Folding Doors vs Sliding Doors
When deciding between folding doors and sliding doors there are several things to consider before you can select what best suits your space and usage. To address usage, it’s best to first look at what two spaces the doors will sit between. A person’s most typical encounter with a folding door might be in accessing a closet, but they can also work as a room divider or as a door between rooms. The same is likely true of a sliding (or bypassing) door. Many of us don’t use a folding door as commonly as something like a swinging door but a typical folding system that most people have experience with may be a bi-folding closet door. The space in front of or behind a folding system is important to examine, as the path the doors move through may impinge on something in one of those spaces. Having no space in front or behind would require an alternative to folding. Doors of this type are also typically anchored at at least one end, meaning they always fold to a particular position. If you need the flexibility to move the doors to one side or the other, a sliding door may be a better option in that instance. If maximum opening size when the doors are retracted is your top priority, then there are fewer sliding systems that fit the bill and a folding door may work best. Having an idea of how much of the opening needs to be accessible at any given point is crucial as well, i.e. maybe you need access to only half or a third of a closet at a time.
Frequency of use is an important determining factor in choosing between folding doors and sliding doors – a door system that is operated once a week versus one that it is operated multiple times a day highlights whether or not ease of use matters much. A similar ease of use concern is figuring out who will be operating the system. A child, an elderly person or someone with a disability will have specific concerns when operating a door that may differ from other users. Frequency and ease of use for folding doors are greatly affected by the size of the panels, but in most instances it is easier to operate a sliding door – typically they can be operated with one finger (minimal force necessary) and they don’t require a great range of movement. If the situation is less frequent, then a folding set of doors may suffice.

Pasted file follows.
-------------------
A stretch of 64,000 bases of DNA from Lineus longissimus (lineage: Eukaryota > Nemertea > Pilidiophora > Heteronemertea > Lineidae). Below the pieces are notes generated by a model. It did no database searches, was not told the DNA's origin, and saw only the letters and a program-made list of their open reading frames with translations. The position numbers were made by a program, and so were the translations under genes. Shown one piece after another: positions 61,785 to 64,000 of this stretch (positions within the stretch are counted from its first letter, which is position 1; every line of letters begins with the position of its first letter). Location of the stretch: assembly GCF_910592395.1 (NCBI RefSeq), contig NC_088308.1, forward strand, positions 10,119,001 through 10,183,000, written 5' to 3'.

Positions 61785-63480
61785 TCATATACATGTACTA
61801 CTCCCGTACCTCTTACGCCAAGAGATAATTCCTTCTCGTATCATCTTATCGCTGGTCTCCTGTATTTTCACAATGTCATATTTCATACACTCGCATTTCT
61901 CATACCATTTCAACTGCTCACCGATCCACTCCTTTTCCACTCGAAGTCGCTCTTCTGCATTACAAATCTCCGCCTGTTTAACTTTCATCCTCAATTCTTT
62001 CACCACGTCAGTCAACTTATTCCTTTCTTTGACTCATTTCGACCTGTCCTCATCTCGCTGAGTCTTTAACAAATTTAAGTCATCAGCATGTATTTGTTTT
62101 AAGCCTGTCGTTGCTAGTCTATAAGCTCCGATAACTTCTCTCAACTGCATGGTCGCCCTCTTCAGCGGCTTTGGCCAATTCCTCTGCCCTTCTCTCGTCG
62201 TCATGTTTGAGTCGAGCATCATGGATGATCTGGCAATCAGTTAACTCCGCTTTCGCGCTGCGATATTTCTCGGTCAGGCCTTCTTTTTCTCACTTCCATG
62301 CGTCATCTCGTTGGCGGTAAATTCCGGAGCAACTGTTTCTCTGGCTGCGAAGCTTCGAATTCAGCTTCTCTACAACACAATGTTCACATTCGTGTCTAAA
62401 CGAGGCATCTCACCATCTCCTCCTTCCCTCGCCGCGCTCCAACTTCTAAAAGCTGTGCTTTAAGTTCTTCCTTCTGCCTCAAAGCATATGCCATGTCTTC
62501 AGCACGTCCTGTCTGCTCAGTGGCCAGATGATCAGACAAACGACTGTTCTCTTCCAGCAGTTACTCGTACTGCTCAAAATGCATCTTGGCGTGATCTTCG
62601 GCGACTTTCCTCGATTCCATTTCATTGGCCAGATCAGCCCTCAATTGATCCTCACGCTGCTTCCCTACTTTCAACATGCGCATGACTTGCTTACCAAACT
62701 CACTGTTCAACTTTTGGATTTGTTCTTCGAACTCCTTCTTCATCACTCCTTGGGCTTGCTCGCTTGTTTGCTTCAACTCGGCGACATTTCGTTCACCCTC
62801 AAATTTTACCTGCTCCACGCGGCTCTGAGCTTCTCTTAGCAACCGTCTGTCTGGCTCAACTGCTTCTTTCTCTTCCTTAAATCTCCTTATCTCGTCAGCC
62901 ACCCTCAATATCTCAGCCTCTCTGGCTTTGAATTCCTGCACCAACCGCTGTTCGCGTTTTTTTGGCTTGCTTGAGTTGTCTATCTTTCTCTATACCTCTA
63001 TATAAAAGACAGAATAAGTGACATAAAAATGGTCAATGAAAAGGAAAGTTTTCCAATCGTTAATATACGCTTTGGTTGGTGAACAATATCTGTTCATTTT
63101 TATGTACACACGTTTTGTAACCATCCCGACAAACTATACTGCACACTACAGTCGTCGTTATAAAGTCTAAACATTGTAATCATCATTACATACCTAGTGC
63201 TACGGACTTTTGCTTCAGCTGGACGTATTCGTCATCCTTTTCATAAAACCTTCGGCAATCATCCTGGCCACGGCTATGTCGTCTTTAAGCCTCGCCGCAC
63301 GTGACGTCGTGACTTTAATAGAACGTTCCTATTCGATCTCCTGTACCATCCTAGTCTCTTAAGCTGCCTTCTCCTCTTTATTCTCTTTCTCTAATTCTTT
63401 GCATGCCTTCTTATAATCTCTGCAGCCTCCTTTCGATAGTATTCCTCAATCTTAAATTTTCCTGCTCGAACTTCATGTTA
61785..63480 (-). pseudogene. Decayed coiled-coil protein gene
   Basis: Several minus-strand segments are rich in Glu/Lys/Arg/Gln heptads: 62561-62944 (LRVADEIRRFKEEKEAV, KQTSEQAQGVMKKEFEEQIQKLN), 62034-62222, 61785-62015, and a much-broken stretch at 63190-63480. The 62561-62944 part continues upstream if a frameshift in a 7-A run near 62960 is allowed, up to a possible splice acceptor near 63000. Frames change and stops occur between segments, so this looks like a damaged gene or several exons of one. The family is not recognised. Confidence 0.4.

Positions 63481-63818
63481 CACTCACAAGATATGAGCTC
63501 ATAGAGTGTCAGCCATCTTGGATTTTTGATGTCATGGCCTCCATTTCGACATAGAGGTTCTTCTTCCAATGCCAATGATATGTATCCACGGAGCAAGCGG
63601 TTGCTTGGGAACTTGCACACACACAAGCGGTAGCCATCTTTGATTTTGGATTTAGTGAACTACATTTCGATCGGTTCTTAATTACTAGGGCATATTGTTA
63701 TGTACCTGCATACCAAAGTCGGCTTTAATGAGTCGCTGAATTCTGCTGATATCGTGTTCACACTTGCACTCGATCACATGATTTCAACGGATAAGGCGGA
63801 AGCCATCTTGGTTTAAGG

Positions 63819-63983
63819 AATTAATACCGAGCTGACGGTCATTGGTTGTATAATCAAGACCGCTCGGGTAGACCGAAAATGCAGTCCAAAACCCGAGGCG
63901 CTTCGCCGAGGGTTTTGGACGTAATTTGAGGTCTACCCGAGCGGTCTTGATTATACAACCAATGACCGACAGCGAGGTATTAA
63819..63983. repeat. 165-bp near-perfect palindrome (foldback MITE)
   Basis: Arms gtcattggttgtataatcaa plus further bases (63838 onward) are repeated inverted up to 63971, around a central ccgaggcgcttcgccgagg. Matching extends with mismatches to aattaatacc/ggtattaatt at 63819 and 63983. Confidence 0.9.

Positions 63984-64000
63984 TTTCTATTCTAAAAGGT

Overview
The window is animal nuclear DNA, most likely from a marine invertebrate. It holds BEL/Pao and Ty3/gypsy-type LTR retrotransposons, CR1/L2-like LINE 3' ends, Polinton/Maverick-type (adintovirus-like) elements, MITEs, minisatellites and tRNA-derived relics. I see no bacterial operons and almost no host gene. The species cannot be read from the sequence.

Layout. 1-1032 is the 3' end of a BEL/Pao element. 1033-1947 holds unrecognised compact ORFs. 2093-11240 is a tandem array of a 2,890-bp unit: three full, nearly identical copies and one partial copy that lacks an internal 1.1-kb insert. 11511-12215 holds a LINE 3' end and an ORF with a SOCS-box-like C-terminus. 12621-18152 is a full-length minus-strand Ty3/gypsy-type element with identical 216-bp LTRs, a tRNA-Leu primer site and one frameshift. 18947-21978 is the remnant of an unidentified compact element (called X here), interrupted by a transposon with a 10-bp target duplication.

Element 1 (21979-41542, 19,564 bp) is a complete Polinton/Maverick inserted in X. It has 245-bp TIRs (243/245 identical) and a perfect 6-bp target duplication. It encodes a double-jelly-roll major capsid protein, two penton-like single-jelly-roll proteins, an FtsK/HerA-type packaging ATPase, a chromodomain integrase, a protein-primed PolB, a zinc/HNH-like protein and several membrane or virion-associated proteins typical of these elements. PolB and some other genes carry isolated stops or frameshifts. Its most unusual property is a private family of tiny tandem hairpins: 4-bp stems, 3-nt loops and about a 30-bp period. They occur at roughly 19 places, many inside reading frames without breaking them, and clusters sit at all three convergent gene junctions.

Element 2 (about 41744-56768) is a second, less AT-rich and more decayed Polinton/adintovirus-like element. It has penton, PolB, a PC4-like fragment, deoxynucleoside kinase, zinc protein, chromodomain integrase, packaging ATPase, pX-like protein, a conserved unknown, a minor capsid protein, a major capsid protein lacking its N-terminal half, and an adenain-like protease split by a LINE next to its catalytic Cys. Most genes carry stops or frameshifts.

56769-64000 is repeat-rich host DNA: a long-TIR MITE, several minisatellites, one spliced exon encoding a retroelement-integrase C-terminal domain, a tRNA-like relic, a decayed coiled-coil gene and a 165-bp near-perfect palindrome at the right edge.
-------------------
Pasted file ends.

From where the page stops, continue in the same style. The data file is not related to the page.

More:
Choosing between folding, sliding (or perhaps another type of system) may have an effect on the level of privacy or screening you wish to achieve, but they are affected by many other factors as well including how they engage with their surroundings, i.e. does it operate within the opening, in front of the opening, etc.. The type of system will dictate certain things like clearance required to operate and whether or not they can strike a wall, all of which will contribute to or minimize light leaks and gaps for sound to travel through.
And finally, the setting may help you decide between a folding door and a sliding door. In our experience, settings like hospitality and offices where multiple people may be using the door system and where it might see rougher use than it would by a homeowner is an important factor to weigh. A sliding door is typically more durable than a folding door – the stresses acting on a sliding door system’s hardware are less than that of a folding for a given weight of panel. Resiliency in the face of less caring use has proven to be a trait of many types of sliding systems in our experience.
Summing it Up
When deciding between a folding door system and a sliding door system there are numerous things to consider. A room divider (as in a retractable wall) will have very different criteria as a solution as compared to a more basic opening like a closet door. And even beyond that there are numerous things that factor into creating an ideal solution. The best first steps steps are likely to be familiarizing yourself with the options available and consulting with a trade professional to help guide you to the product that will serve your needs best.